Diagnosis of Students with Disabilities and Disorders Series

Since March of 2020 and the pandemic, the traditional day at school has changed in many ways. Because of COVID-19, students were at home or splitting time between virtual learning and on-campus learning, and administrators, teachers and assistants were trying to adapt. Naturally, this made it difficult for students to have a consistent educational thread to follow. For students with disabilities, this time presented even greater clear and present challenges. Some students with disabilities are faced with additional hurdles in the classroom due to learning disorders, which inhibits their ability to process and retain information. Because numerous mental processes affect a student’s abilities, learning disorders can vary widely, and special educators must be equipped to navigate these challenges.

NASET's Diagnosis of Students with Disabilities and Disorders series provides teachers guided articles on symptoms and patterns of behavior exhibited by students in the classroom that may indicate a suspected disability or disorder. Further, for children already receiving special education services, teachers may be interested in knowing how the specific disorder or disability was initially diagnosed (**Note--It is very important to remember that any diagnosis of a disability or disorder must only be done by a trained and qualified professional or a team of professionals; it is never your role to make a specific diagnosis on any child).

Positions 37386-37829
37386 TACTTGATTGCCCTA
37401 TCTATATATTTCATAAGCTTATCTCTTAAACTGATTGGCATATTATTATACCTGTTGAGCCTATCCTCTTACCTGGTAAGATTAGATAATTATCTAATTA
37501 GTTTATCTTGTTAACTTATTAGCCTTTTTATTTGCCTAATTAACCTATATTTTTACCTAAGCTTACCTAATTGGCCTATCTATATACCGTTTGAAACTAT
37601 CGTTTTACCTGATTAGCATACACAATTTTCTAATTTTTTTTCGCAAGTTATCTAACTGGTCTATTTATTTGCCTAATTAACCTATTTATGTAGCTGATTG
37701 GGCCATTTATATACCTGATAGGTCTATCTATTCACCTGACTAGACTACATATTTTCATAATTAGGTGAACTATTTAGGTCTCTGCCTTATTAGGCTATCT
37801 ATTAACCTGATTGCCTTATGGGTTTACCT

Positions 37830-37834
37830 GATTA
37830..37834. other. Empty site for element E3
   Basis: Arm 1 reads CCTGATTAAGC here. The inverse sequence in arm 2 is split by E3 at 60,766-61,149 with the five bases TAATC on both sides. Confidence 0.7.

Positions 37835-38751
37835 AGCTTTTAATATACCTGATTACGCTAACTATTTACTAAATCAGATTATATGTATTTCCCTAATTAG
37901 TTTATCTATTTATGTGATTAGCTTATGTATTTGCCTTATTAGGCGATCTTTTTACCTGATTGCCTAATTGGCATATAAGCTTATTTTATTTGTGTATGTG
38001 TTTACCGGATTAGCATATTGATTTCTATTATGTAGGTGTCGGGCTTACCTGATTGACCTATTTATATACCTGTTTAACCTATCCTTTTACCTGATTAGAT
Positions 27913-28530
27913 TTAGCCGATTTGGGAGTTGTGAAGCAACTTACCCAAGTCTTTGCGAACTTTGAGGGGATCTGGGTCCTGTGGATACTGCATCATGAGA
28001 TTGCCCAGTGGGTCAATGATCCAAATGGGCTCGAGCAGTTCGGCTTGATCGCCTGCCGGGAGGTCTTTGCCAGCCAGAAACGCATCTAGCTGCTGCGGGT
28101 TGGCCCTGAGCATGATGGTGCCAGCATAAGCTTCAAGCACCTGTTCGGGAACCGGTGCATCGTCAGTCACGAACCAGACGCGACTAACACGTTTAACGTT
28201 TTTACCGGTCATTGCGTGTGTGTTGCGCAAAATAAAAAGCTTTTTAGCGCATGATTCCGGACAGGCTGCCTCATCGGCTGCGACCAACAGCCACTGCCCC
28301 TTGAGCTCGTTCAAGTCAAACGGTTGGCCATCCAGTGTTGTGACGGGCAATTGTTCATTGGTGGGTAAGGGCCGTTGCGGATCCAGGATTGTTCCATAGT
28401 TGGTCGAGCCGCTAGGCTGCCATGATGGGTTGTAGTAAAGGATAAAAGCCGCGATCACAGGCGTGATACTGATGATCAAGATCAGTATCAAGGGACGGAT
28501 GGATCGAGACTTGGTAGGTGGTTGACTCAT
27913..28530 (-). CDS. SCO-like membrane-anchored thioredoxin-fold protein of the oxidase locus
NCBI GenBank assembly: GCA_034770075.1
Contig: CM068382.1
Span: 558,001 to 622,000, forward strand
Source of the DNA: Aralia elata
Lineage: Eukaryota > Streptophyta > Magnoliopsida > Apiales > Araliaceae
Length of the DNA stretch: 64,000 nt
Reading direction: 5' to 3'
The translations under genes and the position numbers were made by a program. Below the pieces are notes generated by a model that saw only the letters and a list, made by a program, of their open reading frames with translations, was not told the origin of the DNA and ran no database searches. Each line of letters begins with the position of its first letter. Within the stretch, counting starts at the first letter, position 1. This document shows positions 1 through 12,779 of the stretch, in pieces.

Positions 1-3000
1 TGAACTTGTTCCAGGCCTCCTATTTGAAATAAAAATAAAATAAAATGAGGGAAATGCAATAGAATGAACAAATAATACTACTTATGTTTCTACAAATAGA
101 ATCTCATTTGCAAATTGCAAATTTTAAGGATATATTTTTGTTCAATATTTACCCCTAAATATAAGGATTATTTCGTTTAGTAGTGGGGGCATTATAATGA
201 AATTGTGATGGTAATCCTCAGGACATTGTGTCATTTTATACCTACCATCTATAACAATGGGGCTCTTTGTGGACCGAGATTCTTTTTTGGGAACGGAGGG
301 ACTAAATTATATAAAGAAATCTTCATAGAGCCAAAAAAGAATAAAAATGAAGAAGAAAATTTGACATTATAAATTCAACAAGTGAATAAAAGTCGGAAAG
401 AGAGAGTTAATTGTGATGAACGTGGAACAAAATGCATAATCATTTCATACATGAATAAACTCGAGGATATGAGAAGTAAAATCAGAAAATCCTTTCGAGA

Each article in this series describes the disability or disorder, risk factors, and the process used to determine a diagnosis. 

LATEST ISSUE of NASET's Diagnosis of Students with Disabilities and Disorders Series

Bipolar Disorders


Bipolar disorder (formerly called manic-depressive illness or manic depression) is a mental illness that causes unusual shifts in a person’s mood, energy, activity levels, and concentration. These shifts can make it difficult to carry out day-to-day tasks.

There are three types of bipolar disorder. All three types involve clear changes in mood, energy, and activity levels. These moods range from periods of extremely “up,” elated, irritable, or energized behavior (known as manic episodes) to very “down,” sad, indifferent, or hopeless periods (known as depressive episodes). Less severe manic periods are known as hypomanic episodes.

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